Yesterday at church the pastor encouraged us to pray the Lord’s Prayer five times a day for thirty days. Being the kind person he is, he said that if some were not able to do that, they could do it once a day for the first week, twice a day for the second week, and so on. Being the less-than-kind person that I am, I told him praying a simple prayer five times a day would not be too strenuous for anyone and that he should retract that statement and push us harder. He wisely declined my less-than-gracious offer. Despite this small difference of opinion, I thought his idea was powerful and potentially life changing.
Growing up Catholic, I had, like many good Catholics, memorized the Lord’s Prayer (we called it the “Our Father” or Pater Noster in Latin) by the time I was five or six years old. (I also knew the Hail Mary prayer.) But, as Bloom’s taxonomy, a hierarchy of learning, shows us, memorization, while important and necessary, is only the beginning of learning. And, as with many things done by rote, I rarely reflected on this prayer. So, to keep the Lord’s Prayer from becoming a “vain repetition,” and to understand what I was really praying, I decided to reflect on the various parts of the prayer.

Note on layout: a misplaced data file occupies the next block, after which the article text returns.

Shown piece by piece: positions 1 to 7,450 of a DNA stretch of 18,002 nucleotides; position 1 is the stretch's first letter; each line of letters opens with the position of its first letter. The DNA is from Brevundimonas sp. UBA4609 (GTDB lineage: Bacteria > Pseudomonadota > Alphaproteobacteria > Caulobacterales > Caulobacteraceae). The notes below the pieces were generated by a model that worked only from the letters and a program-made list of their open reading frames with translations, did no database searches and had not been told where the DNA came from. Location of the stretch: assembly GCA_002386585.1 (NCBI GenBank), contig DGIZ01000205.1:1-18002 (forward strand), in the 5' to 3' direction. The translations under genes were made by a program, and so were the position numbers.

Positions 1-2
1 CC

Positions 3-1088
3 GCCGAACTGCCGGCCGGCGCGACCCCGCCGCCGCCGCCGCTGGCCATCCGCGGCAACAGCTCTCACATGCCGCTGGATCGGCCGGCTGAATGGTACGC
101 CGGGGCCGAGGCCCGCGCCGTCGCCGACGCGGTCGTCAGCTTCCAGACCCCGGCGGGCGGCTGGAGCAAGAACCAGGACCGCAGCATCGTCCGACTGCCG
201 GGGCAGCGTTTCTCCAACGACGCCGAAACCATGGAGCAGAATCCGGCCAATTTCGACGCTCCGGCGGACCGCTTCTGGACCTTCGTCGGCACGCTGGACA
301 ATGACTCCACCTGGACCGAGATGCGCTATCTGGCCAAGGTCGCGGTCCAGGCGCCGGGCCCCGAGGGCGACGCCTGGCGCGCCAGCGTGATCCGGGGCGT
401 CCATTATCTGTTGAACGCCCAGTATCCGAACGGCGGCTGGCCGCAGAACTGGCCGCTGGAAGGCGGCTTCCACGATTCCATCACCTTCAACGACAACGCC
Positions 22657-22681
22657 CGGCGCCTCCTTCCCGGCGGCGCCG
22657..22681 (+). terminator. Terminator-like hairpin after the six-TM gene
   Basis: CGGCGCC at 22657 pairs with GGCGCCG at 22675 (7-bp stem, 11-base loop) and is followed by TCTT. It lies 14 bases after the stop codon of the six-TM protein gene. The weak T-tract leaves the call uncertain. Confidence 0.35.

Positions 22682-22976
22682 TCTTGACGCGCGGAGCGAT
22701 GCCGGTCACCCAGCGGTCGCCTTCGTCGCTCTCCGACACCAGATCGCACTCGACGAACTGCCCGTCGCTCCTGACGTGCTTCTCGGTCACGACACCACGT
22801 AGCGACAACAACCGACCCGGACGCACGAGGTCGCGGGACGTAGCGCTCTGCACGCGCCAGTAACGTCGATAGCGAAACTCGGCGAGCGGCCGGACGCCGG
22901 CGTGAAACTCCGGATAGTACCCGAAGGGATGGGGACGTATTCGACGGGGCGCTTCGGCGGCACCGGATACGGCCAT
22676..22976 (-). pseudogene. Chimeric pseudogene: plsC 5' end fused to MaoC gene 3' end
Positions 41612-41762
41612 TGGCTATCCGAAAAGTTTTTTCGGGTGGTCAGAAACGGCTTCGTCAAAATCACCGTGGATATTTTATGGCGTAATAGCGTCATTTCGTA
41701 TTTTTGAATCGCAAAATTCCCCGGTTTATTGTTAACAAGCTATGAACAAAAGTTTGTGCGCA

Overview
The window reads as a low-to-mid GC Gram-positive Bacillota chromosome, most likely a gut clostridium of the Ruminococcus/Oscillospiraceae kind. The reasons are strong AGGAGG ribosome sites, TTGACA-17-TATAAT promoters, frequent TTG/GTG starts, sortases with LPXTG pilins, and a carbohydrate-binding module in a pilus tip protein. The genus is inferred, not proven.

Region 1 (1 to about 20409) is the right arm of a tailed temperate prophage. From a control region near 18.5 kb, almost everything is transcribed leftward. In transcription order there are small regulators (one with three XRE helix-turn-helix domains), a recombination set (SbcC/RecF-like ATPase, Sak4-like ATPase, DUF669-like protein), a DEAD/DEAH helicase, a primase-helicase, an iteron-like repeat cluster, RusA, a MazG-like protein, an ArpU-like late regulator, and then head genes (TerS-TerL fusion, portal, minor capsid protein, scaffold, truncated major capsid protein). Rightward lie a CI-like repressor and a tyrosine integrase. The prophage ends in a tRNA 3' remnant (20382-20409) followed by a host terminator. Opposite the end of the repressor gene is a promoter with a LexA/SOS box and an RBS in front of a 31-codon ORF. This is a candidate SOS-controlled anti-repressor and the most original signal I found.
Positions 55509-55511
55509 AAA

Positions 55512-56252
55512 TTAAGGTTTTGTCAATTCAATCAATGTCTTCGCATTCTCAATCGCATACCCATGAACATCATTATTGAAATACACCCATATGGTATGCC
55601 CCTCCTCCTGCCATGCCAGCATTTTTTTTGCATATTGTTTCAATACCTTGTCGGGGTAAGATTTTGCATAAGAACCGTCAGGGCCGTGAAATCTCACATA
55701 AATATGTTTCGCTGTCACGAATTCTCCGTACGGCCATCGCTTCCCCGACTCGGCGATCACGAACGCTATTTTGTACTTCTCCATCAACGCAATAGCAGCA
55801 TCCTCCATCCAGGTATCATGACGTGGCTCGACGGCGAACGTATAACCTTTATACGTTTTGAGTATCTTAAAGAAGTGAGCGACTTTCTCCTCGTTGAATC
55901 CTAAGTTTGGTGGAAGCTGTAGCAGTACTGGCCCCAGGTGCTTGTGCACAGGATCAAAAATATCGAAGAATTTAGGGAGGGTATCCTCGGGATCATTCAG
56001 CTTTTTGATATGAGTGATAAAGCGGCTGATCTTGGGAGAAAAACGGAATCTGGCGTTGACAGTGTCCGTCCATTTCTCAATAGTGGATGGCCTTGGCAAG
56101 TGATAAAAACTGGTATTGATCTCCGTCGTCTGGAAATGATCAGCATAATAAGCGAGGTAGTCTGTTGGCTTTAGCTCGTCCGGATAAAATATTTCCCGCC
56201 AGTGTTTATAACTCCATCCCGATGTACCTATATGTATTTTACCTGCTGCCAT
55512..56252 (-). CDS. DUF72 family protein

The version I am using is from Matthew 6:9-13:
Our Father, which art in heaven,
hallowed be thy name;
thy kingdom come;
thy will be done,
in earth as it is in heaven.
Give us this day our daily bread.
And forgive us our trespasses,
as we forgive them that trespass against us.
And lead us not into temptation;
but deliver us from evil.
For thine is the kingdom,
the power, and the glory,
for ever and ever.
The first words I reflect on are “Our Father.” The pastor said that this comes from a Rosh Hashanah (Jewish New Year) prayer. First I think of the word “our.” It is interesting that Jesus did not use the word “my.” He was the only one who could claim being the Son of God but he said “our.” He was sharing. He also said “our,” not just for His present audience but for anyone who prayed this prayer throughout all time. Our – all of us.
Then there is the word “Father.” The concept of the Fatherhood of God was all but absent in the scriptures until this moment! (Let that sink in.) God as a father was mentioned fifteen times in the thirty-nine books of the Old Testament whereas the concept is used over 165 times in the four gospels. While the term father may not always have positive connotations for everyone, it brings the relationship between God and people to a whole new, more intimate level.
God, then, is our Father, mine, yours, ours, all of ours. He is the Father who helped me to Get Started and the Father who helps me to Keep Going.
 I was able to say this prayer aloud and at a normal pace in 23 seconds.
 Matthew 6:7: But when ye pray, use not vain repetitions, as the heathen do: for they think that they shall be heard for their much speaking.
 I may have learned it or am remembering it incorrectly, but I remember it saying “who art in heaven,” not “which.”
 I also remember “on earth,” not “in earth.”
 I remember “those who trespass,” not “them that.”